United States. French Combatants in the Revolutionary War - FamilySearch Historical Records

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United States, French Combatants in the Revolutionary War, 1778-1783
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United States
United states america-flag.png
Flag of the United States of America
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Location of the United States of America
Record Description
Record Type Published Military Rosters
Collection years 1778-1783
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What is in This Collection?[edit | edit source]

Name index to the published roster of french soldiers and sailors serving in the french military forces in America during the Revolutionary War.

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General Information about Revolutionary War Records[edit | edit source]

After the French and Indian war ended 1773, the British Parliament imposed a series of taxes on their American colonies in an attempt to recover some of the cost of the war, to have the colonies pay for their own defense, and to assert authority over the colonies. The taxes were not well received by the colonists, who felt that as they lacked representation in the Parliament, their rights as Englishmen were being violated and the taxes were unlawful. The colonists attempted to gain representation in the British Parliament without success. When gaining representation failed each colony began to form their own parliaments or governments. These colonial government bodies would then overturn British laws that they felt were unlawful and created an undue burden. In response, Britain sent in more soldiers, and the colonies were occupied by a standing army. The already overburdened colonists were required to feed and clothe the army. This series of events lead to the outbreak of war on April 19, 1775. The colonists’ original aim was to restore their rights as Englishmen; however, by early 1776 the idea that the American Revolution was a bid for independence began to form and take root, and by July the Colonists had declared their independence from the rule of the British Empire.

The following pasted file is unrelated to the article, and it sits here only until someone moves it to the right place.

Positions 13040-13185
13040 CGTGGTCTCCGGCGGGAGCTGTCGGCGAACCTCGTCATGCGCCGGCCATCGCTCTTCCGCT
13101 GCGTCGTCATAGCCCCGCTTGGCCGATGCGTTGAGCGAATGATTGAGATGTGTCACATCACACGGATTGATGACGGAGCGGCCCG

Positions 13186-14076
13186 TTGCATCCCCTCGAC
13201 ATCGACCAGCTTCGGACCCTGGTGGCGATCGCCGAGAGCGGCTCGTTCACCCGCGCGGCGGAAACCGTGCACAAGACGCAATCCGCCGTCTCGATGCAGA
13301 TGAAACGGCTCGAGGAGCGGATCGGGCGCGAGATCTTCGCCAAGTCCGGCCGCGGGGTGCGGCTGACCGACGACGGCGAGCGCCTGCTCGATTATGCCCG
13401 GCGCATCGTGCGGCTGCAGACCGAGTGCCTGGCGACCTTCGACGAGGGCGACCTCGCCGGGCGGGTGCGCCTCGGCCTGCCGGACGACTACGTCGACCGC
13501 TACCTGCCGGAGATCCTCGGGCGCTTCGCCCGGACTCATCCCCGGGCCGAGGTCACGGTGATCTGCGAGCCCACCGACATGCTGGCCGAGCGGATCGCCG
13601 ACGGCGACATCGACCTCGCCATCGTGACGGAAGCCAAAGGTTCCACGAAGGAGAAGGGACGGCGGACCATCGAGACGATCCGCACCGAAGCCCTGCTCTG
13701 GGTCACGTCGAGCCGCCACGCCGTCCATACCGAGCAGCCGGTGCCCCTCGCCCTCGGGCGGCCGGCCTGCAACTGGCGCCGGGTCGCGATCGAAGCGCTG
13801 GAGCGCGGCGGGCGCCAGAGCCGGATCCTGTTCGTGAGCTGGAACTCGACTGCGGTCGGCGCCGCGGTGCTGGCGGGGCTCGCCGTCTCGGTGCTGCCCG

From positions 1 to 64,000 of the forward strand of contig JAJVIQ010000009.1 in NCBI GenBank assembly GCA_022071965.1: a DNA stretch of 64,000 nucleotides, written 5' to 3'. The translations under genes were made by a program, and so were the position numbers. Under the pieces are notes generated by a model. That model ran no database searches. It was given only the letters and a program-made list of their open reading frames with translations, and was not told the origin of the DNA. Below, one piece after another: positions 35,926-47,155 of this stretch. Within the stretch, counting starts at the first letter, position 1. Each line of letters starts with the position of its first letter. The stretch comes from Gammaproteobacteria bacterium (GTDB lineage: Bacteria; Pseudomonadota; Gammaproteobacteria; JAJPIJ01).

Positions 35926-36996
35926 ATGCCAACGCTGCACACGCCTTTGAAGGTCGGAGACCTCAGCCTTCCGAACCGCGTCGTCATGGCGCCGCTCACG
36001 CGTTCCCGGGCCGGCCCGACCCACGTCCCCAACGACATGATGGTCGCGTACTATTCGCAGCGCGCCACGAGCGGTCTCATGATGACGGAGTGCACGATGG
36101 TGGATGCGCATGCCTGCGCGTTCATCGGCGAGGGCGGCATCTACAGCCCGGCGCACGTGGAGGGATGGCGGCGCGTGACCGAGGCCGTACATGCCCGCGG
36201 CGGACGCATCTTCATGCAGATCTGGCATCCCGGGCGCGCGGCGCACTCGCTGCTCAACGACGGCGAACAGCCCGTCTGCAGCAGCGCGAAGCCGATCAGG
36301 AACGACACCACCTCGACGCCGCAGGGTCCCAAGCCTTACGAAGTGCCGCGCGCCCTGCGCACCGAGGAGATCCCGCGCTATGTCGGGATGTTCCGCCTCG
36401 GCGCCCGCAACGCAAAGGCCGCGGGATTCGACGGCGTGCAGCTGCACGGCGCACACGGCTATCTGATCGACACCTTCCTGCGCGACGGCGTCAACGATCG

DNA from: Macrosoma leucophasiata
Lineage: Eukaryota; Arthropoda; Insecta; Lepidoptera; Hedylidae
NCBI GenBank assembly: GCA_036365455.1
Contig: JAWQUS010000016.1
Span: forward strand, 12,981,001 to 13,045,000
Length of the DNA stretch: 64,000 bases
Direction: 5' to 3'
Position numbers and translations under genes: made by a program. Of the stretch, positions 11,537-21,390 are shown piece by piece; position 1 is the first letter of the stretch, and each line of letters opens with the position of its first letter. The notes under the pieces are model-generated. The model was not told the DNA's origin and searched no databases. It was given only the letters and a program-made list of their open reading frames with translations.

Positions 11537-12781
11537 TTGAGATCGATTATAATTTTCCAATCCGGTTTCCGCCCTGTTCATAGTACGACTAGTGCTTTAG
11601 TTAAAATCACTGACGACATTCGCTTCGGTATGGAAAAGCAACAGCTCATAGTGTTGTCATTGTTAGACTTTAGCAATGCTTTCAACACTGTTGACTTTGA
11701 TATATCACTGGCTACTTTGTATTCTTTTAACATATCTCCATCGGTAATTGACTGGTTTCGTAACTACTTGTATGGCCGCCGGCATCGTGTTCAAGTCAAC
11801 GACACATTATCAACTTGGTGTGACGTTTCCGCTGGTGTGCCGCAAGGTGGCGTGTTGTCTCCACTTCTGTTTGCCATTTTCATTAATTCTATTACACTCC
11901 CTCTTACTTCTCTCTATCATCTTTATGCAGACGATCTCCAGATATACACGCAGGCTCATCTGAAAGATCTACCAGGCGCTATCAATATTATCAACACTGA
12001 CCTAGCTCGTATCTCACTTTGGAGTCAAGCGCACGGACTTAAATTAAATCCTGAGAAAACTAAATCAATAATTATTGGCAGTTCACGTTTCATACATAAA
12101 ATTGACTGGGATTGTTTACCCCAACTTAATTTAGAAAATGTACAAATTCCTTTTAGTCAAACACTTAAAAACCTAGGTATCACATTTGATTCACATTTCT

In 1775, when war seemed like a possibility, a congress was formed with delegates from all 13 original colonies. This congress, the Continental Congress, was a loose confederation of the colonies soon to become states. As part of their duties, the Continental Congress formed an army originally of enlisted men of short duration, but over the course of the war became a standing army of both enlisted men and conscripts, soldiers who were drafted into service. In addition to the Continental Army formed by the Congress, states, counties, and towns formed militias who fought and protected around their local area or for with the Continental Army. Revolutionary War records are the enlistment or muster roles both for the local militias and the Continental Army, pension files, and bounty land warrants. These records may include information on leave, mustering out or separation from the army, and any pension or benefits received as part of service or upon separation from the army or the militia. Military Rosters and Enlistment or Muster Rolls provide a record of when a soldier or sailor served, where they served, and for how long. They also provide details of who they served under, rank, promotion, leave information, and when their service ended. These records tell where a soldier or sailor lived and where the enlisted which were not always the same place.

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